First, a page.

Most Scots have heard of 'Munro Bagging' but few will appreciate the origins of how the term 'Munros' came about and the scale of the numbers who embark on the quest to complete all 282 of them. Hill walking has undoubtedly become one of the largest outdoor participation sports in Scotland and takes walkers and climbers to some our most rugged and inaccessible corners. The photo shows the Nevis range from across Rannoch Moor.
Did you know that over 8,000 people have registered their completion of these peaks and the record for doing them all in one round was smashed earlier this year by Jamie Aarons in 31 days, 10 hours and 27 minutes? This was not just a female record but the overall fastest time for a self-propelled round of all 282 Munros. Self-propelled means no motorised transport. Jamie's complex route around all the Scottish 3,000-foot mountains (the definition of a Munro) covered a massive 2,576km and 135,366m of ascent - with 1,315km of that distance on foot, 830km by road bike, 370km by mountain bike, 49km on gravel bike and 11km of paddling in a kayak, including the obligatory sea leg to and from Mull. What an achievement. Apparently, she rarely slept for more than an hour!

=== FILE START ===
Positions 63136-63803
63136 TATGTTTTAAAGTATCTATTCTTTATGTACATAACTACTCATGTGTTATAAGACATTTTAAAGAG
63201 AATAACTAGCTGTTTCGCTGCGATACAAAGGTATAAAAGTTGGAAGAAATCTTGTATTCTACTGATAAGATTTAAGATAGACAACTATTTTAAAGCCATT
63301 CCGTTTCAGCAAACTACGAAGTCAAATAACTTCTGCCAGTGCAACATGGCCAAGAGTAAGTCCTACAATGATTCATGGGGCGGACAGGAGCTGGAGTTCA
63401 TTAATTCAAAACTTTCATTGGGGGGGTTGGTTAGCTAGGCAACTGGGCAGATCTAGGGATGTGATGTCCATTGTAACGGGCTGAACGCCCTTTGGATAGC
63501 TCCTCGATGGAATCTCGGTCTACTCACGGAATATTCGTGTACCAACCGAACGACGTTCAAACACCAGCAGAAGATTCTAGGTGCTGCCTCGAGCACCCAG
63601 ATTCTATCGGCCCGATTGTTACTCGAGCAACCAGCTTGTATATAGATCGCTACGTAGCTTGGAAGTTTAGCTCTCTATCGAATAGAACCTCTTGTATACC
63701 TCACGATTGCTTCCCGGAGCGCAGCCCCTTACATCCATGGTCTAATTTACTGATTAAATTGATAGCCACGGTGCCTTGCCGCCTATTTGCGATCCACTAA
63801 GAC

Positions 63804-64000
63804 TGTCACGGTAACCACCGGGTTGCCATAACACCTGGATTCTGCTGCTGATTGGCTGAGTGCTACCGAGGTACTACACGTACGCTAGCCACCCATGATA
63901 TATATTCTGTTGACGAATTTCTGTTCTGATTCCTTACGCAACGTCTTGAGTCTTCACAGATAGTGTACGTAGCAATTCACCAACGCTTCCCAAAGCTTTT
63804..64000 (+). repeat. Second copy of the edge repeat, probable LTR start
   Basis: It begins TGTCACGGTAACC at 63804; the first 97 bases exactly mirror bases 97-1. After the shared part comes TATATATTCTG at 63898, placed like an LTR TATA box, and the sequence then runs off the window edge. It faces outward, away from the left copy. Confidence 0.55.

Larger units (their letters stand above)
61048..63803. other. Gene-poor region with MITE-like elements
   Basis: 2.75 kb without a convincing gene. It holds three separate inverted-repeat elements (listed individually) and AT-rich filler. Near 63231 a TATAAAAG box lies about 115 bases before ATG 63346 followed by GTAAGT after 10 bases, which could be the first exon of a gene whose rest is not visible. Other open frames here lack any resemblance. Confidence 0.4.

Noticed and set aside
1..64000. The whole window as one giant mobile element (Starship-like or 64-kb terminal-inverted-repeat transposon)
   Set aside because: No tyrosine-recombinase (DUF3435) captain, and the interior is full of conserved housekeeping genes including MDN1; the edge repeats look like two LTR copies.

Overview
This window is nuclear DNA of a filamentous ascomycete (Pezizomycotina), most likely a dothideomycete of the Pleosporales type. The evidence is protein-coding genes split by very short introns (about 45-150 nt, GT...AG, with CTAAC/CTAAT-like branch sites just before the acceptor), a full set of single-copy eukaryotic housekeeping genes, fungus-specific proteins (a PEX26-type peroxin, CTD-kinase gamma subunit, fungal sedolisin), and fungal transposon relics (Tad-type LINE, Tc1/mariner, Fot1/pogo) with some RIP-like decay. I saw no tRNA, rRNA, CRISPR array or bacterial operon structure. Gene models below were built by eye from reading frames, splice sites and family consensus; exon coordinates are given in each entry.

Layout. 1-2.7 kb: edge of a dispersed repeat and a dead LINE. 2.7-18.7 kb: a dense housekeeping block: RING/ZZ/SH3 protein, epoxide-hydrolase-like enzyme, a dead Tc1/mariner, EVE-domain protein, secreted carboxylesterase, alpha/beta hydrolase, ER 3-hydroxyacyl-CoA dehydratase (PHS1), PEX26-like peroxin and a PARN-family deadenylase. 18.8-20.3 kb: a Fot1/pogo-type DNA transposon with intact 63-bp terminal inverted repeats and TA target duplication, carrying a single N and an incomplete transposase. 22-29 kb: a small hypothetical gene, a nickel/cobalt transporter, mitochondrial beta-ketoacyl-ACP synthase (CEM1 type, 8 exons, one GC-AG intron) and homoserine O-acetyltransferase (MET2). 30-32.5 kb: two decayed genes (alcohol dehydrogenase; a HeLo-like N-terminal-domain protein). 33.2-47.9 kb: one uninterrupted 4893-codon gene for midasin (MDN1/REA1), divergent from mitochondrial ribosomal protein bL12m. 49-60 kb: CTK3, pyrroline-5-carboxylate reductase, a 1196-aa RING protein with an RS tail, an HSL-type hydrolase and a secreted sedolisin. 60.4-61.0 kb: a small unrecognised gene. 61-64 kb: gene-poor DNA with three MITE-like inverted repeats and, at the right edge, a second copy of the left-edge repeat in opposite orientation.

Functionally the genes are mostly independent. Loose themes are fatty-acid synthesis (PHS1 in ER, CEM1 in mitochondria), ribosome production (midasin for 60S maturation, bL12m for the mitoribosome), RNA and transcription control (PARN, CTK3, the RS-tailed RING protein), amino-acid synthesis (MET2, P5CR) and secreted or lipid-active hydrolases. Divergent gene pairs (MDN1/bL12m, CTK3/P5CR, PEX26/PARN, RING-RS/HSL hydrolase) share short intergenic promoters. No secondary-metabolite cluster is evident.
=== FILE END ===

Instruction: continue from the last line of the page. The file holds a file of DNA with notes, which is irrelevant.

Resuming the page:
This exhibition is presented by the Munro Society, all of whose members have completed the Munros, to provide background on the evolution of the Munros as a core part of the Scottish outdoor scene.